Also, I'd like to know the names of these so many filmmakers who hit this particular button so consistently. I can't really think of any. I'd say Woody Allen comes close, considering how nearly all his films are about the upper-class, but he's much more interested in relationships and romance than malaise.
I would argue that Allen is very much interested in the malaise of the rich, and that romance and relationships is part of the former (although not always, more of his cynical works) although malaise is probably not the best word.

Then again, I don't think malaise is a good word to describe Coppola's films. As sad as the ending of Marie Antoinette is, there's plenty of joy on the screen as well. Same with Lost in Translation and even The Virgin Suicides. Coppola is more interested in tone and form then story; therefore her characters spend time being seen in an emotional way then telling us how they feel. She's not that different then Wes Anderson in that sense, another rich film maker (connected to the same family, even) who focuses on "malaise" in characters, many of whom happen to be rich. And yet Anderson is often a golden child in film circles and people to talk about the "malaise" of his characters at great lengths. They focus on the style of his movies instead. Coppola has a particular style, but all anyone can hit her with is malaise. I just find that curious.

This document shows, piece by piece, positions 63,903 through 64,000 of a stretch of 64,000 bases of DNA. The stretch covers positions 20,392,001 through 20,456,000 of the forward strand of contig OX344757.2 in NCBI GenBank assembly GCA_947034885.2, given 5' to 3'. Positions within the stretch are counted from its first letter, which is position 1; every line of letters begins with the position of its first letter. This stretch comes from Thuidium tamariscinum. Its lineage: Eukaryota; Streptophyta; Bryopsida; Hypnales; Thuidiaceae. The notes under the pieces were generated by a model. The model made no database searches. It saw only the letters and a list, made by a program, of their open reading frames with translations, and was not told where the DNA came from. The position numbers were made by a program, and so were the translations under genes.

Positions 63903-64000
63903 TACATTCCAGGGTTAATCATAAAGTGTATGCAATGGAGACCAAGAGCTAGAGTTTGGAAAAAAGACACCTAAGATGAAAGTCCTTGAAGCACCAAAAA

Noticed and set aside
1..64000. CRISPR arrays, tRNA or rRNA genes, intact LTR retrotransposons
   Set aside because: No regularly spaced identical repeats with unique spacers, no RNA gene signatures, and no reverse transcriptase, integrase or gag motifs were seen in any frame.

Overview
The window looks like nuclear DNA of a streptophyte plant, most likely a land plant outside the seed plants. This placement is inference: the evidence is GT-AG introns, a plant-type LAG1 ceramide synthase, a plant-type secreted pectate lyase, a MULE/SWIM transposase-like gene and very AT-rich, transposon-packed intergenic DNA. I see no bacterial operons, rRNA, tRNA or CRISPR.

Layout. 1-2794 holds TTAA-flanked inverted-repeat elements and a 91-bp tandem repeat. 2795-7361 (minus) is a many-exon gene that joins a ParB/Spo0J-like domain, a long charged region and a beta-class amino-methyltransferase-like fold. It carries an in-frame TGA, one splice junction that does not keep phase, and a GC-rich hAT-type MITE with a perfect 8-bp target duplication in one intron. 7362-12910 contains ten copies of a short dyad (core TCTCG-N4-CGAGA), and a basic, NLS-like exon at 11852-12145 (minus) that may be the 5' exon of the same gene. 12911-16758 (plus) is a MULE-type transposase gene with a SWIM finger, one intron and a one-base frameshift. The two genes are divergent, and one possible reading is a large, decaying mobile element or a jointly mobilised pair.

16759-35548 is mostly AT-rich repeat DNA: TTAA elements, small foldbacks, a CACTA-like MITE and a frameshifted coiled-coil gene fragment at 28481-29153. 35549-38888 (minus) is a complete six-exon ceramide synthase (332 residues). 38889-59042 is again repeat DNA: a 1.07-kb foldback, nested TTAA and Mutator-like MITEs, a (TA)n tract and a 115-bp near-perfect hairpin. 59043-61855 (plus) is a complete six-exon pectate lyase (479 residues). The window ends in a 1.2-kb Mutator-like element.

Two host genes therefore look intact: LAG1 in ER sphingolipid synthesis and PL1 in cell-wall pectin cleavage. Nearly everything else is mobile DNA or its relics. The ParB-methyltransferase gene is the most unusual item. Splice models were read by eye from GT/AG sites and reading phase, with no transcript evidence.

post #13 of 57
To support Parker's thesis, I Googled "disaffected rich" and there were dozens of links related to Sophia Coppola and not a whole lot directed at other directors. I then looked up "disaffected youth" and a few male directors popped up (Larry Lark with Kids and Bully, for example), but it certainly seems she gets tagged with the label far more than others.

Wes Anderson is a great example of someone who has numerous movies about disaffected rich. While he doesn't get called out as blatantly as Sophia, I know plenty of people who don't like his movies because he hits the same thematic beats over and over or they can't connect with his characters because, according to them, he puts style over substance. He does seem to get cool cred in geek circles though.
post #14 of 57
Quote:
Originally Posted by Patrick Ripoll View Post
It's more that any fan of films knows her background, and the rich people problem movies don't just come across as one note, but self-obsession.

Also, I'd like to know the names of these so many filmmakers who hit this particular button so consistently. I can't really think of any. I'd say Woody Allen comes close, considering how nearly all his films are about the upper-class, but he's much more interested in relationships and romance than malaise.
As already noted, there's Wes Anderson. Then there's also Whit Stillman (granted he hasn't done anything in a while) and Noah Baumbach.